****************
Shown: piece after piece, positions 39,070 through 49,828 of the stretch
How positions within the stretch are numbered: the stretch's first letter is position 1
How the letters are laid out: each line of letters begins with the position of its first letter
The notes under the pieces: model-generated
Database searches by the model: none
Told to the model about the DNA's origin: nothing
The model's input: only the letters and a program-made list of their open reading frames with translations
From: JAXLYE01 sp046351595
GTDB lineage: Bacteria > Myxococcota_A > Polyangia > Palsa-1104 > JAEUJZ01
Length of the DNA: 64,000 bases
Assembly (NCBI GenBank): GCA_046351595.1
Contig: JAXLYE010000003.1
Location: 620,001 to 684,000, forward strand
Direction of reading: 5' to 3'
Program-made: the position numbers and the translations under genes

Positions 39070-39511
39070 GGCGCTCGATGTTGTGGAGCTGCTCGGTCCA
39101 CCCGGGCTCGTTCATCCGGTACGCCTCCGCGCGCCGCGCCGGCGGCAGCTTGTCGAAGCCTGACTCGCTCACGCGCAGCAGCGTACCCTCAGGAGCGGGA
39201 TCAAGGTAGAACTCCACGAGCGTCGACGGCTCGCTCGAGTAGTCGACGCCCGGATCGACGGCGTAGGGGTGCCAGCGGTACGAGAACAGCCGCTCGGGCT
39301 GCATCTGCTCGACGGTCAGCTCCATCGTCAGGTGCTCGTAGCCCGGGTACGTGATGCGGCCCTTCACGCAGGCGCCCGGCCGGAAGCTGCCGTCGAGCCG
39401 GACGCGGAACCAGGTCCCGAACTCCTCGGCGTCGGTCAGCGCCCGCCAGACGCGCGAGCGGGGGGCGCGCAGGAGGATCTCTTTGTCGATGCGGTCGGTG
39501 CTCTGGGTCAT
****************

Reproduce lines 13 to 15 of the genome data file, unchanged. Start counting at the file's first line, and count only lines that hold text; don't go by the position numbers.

Location: 620,001 to 684,000, forward strand
Direction of reading: 5' to 3'
Program-made: the position numbers and the translations under genes